Embracing My Contradiction
I’ve recently become aware of a possible contradiction in my thinking about animal rights. On the one hand, I’ve come to believe that, in a counterintuitive way, raising farm animals on pasture-based small farms is more cruel than raising farm animals in confinement on factory farms. My justification for this assessment is that the decision to treat animals well for a period of time and then do an about-face and kill them is more psychologically dissonant for humans than the decision to treat animal like objects from beginning to end—which is cruel, but at least consistently enshrouded in the salving fiction that animals are objects.
On the other hand, I have grudgingly tolerated these small farms—which, recall, I have just deemed crueler than factory farms—as “steps in the right direction,” a claim that has landed me in terrible, awful stead with my “abolitionist” friends, most of whom I suspect have quit reading this blog, dismissing me as yet another “new welfarist.” There are days when I do wonder if they are right (but I digress . . .).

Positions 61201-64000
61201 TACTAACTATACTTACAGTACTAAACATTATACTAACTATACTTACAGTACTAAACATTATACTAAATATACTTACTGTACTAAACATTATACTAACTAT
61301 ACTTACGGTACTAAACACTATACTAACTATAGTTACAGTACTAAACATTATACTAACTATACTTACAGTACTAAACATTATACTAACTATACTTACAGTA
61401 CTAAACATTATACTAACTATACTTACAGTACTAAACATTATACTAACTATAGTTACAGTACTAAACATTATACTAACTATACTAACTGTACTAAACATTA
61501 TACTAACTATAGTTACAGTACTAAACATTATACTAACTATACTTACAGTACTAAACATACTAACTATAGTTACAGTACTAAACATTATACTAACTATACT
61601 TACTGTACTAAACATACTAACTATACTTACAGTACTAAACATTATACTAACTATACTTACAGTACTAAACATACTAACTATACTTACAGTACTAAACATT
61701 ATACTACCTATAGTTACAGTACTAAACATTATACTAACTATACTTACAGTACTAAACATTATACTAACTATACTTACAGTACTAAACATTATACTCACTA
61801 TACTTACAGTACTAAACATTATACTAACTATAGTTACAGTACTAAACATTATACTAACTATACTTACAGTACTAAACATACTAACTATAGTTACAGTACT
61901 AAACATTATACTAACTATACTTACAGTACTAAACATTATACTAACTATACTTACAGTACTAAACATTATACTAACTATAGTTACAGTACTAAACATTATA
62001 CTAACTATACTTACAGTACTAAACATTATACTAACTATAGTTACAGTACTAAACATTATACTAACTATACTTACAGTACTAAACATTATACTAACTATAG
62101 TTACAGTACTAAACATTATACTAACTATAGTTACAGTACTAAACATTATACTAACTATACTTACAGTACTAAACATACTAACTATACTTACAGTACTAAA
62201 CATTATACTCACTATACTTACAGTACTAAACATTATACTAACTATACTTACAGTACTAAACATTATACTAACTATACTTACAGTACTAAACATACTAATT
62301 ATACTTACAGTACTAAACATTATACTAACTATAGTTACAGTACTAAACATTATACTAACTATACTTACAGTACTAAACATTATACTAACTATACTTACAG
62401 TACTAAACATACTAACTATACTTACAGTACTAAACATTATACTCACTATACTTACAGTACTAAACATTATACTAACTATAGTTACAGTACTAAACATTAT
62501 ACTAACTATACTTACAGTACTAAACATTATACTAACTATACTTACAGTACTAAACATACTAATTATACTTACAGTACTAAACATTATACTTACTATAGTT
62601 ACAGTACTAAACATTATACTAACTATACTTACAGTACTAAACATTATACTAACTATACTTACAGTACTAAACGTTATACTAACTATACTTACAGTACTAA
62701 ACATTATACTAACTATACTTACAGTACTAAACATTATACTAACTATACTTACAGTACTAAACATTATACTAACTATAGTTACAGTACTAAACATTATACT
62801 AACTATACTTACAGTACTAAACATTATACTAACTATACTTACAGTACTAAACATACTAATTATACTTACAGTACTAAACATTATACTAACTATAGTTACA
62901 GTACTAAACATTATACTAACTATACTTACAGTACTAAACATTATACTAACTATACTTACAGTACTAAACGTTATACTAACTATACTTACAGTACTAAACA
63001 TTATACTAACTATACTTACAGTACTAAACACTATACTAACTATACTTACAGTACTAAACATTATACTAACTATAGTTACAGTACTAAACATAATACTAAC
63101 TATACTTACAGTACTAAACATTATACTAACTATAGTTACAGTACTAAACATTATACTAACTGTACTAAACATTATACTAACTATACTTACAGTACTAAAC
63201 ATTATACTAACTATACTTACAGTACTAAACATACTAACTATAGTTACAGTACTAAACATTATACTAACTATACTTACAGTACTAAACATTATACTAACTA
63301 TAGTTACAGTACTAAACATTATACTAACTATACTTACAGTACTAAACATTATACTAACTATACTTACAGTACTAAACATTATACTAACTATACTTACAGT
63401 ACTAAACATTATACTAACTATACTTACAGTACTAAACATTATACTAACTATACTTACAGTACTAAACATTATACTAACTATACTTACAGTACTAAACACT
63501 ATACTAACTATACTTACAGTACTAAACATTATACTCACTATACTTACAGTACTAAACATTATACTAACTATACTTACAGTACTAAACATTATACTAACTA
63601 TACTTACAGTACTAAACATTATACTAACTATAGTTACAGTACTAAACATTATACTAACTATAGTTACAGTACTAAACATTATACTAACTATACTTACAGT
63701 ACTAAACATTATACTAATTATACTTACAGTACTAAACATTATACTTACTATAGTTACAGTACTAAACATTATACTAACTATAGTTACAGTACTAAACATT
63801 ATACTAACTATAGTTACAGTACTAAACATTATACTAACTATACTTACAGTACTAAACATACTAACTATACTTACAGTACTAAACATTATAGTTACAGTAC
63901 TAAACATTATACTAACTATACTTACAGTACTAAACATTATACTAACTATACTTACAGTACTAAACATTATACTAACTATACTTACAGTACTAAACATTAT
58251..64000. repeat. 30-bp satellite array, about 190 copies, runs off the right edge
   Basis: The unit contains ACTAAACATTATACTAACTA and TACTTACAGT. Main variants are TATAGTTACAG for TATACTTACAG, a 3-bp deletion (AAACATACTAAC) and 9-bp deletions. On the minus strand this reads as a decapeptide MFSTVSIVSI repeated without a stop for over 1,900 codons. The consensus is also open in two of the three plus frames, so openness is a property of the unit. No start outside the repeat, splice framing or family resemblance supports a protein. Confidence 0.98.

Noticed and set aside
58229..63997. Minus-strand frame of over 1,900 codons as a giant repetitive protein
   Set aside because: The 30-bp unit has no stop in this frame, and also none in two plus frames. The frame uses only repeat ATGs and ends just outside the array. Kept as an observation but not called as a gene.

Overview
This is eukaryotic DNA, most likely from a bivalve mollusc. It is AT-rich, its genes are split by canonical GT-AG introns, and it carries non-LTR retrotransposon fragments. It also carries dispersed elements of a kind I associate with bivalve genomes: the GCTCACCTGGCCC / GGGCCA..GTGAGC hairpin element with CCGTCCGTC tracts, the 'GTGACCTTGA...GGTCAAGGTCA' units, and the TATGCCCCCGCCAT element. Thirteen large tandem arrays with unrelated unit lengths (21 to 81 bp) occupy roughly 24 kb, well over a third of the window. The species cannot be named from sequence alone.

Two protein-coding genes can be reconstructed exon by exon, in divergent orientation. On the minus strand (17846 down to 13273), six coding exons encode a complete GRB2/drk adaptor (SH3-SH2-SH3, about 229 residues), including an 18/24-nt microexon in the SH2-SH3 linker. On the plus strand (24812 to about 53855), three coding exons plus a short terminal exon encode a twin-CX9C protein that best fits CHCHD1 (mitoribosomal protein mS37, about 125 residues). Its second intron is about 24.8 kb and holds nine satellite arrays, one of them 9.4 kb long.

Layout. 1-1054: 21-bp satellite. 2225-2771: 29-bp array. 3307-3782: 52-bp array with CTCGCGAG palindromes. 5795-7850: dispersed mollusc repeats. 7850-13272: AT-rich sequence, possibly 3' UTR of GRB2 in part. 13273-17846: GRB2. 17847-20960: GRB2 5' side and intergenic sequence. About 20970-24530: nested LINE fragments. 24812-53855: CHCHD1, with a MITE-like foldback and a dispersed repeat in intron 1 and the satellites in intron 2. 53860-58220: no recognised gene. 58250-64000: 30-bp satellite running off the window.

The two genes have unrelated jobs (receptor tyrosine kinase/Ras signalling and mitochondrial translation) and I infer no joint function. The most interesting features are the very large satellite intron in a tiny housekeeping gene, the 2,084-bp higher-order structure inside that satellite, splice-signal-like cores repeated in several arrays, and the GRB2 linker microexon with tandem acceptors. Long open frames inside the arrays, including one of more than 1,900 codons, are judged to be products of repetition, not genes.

So what gives? I think it’s important to note that, for the animals themselves, there is no doubt that the small-farm, pasture-based scenario allows more freedom to move about, socialize, and make choices. These freedoms, one can safely assume, lead to greater happiness for the animals even if they do subtly derange those who love their animals, name them, and then hand them over to the slaughterhouse and eat them as if this were all normal behavior.
Thus, while I think the alternative “humane” systems are quietly detrimental to the human psyche, I still think they are better for the animals who could otherwise be living a short life in utter hell. Better, of course, does not make anything right, but better is still better. So, even in light of the massive delusion that humans engage in to feel good about small-scale animal agriculture, and even if it is all based on a mad delusion, I still think that the heart of that delusion—the little kernel of an idea that farm animals matter enough to give them some extra space to be themselves—holds the potential to push potential vegans down the right path, however slowly, however dubiously.
Thus I embrace my apparent contradiction.